Last October, my desire to take a cross-country trip in the McBearen grew too strong to ignore it any longer. After one full year of being on the road the bright McLaren orange vehicle that I had nursed to life from a stack of square steel tubes and a few 4 x 8 sheets of aluminum was ready for the ultimate test. It had previously proven itself at VIR and on roads in and around Winston-Salem but I had to find out if it was ready for the final exam … 800-miles to Cedar Rapids, Iowa and 800 miles back home.
In the beginning extended day trips had been very important in the McB’s development. Nearly every trip exposed something and although most issues were of a minor nature they had all helped to make the McBearen become a reliable little machine and I was confident that things would go well if I’d just pack-up and went. The soggy, rain drenched Atlanta jaunt proved that both the car and the driver could survive 7-hours of nearly constant down pour and except for one inconvenience (being completely soaked) on that outing we kept “splashing” along I-85 until blue skies and sunshine caused the highway to steam for the last 20 miles into that great city. That trip taught me more about what was needed to accommodate the driver than anything about the car. Although my legs stayed dry my upper body and backside were really, really wet. Subsequent trips to Knoxville, Charleston, WV and Blacksburg, VA had all served to boost my confidence, so now it was time for the ultimate test in reliability.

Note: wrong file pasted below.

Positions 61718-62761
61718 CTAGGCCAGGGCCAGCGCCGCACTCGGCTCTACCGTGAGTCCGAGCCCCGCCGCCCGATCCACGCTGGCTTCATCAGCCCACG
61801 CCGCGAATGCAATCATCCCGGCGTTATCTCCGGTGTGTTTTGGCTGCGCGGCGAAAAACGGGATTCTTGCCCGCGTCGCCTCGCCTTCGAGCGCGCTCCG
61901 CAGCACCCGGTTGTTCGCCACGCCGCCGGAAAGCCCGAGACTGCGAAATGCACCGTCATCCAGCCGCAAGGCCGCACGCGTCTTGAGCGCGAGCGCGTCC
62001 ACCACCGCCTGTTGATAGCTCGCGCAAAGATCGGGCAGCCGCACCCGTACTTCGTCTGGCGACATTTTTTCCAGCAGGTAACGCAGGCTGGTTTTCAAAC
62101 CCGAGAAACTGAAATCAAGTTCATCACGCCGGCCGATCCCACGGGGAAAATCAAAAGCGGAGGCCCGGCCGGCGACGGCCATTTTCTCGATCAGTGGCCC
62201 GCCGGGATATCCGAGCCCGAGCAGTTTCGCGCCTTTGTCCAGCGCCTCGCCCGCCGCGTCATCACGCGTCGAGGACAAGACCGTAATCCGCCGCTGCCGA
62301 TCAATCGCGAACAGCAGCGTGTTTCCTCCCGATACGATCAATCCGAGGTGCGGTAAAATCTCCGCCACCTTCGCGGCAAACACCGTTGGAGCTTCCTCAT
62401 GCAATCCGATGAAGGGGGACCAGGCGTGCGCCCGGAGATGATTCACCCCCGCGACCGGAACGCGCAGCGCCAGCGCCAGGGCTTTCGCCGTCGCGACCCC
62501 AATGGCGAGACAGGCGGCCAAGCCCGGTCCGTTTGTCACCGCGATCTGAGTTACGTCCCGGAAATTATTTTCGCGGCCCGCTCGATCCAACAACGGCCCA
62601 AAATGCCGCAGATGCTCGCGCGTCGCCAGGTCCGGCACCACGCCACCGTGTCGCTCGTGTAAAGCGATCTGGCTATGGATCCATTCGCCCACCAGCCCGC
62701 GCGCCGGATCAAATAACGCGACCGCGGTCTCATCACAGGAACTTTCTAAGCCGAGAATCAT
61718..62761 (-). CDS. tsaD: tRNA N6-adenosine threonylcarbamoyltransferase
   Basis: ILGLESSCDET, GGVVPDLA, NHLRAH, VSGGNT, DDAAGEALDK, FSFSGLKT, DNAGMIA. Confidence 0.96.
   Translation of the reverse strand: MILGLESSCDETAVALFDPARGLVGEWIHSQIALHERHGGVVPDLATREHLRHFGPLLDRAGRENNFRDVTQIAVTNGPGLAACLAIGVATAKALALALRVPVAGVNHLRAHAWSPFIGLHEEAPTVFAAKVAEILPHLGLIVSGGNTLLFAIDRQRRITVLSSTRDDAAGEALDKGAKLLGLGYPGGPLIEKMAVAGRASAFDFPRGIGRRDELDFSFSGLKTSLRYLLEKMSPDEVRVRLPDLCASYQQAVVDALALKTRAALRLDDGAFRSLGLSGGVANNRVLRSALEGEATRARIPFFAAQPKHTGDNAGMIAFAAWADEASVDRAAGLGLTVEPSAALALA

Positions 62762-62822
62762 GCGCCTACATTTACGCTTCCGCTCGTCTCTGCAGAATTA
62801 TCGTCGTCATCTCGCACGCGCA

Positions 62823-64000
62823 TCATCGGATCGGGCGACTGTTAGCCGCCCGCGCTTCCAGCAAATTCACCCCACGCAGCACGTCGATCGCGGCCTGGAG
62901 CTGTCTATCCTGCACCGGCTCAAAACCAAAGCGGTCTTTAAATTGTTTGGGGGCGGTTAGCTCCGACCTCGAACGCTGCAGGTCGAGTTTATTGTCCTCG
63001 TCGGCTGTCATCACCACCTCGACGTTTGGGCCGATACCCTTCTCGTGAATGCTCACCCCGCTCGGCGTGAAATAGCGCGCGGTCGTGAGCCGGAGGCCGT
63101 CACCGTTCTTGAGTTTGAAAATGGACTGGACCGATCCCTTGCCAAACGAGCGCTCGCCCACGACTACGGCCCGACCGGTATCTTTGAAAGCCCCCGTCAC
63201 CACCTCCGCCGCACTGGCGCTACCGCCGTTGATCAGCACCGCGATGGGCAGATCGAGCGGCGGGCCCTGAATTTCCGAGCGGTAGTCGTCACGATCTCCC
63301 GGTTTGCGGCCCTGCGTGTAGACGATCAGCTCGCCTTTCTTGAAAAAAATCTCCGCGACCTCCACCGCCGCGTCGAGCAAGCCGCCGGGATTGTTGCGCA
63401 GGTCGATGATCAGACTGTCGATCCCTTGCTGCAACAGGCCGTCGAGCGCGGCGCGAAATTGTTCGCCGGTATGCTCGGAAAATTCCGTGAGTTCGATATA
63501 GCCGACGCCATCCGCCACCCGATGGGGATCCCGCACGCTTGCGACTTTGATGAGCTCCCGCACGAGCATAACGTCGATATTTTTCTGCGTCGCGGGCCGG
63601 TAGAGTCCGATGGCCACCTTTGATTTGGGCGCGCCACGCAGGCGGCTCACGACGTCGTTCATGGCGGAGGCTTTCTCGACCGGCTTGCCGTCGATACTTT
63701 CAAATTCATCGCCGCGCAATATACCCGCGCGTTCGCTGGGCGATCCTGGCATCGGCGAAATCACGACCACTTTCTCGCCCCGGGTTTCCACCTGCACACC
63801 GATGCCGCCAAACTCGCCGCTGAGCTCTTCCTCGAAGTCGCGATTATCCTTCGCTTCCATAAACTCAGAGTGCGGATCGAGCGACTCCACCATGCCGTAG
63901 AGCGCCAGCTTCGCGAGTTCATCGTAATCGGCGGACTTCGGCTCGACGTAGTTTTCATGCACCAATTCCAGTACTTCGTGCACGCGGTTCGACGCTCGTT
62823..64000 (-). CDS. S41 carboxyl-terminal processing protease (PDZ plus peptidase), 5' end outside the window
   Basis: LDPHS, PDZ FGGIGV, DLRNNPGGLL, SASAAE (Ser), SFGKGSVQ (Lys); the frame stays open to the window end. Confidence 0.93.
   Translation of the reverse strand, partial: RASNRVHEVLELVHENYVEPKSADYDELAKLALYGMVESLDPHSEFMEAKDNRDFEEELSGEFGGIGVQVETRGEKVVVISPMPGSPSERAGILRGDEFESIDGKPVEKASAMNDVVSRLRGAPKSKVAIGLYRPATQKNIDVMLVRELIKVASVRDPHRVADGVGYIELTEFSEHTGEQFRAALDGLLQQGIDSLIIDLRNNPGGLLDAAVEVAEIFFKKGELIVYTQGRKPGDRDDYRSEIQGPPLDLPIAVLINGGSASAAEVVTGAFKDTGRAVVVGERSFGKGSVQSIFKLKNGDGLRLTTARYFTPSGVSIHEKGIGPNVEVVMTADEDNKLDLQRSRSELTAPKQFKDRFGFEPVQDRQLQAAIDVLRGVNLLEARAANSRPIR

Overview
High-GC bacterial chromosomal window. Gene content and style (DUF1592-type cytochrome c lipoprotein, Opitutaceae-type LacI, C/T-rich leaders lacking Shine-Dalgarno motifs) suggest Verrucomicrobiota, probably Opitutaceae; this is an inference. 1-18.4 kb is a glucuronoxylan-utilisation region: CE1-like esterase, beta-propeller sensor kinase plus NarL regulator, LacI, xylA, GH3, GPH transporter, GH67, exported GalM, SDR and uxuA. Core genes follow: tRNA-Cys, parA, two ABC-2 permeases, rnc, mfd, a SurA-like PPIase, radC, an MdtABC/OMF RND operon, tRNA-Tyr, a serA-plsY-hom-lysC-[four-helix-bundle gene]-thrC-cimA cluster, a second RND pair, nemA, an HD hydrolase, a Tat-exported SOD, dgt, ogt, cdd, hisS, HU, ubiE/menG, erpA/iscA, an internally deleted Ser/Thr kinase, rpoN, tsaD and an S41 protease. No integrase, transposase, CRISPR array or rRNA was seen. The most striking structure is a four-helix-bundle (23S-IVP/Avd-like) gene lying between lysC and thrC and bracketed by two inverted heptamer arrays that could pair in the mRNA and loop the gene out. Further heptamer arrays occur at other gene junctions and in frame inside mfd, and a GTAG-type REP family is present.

Beyond the normal concerns relating to reliability on the road, I also wondered how the different law enforcement groups would react to having the McBearen suddenly appear in their domain. If, as was the case in Atlanta, I was stopped out of curiosity, I could live with that. The Georgia trooper turned his blue lights on me because he wanted to know more about the vehicle. It turned out that he was an inquisitive motor head and he was satisfied with my answers to a few technical questions he posed before turning me lose. Our impromptu conversation ended in a brief photo session on the shoulder of I-85. Making friends of complete strangers has become an integral part of the McBearen experience. A part I enjoy.
If, on the other hand, I were stopped repeatedly and forced into a legal defense mode by local constables that could become irritating. Worst yet would be an encounter with someone having no appreciation for things out-of-the-ordinary. I knew everything was in-order based on North Carolina law but I was equally confident that there were areas in which I didn’t conform to another states’ law. Nothing serious … but not conforming completely might be cause for an over zealous protector to retard progress, or cause me to terminate my plans all together. I didn’t have unlimited time to dedicate to this excursion so I had decided that if I ran into such a person I would rent a U-Haul and return home without making a scene.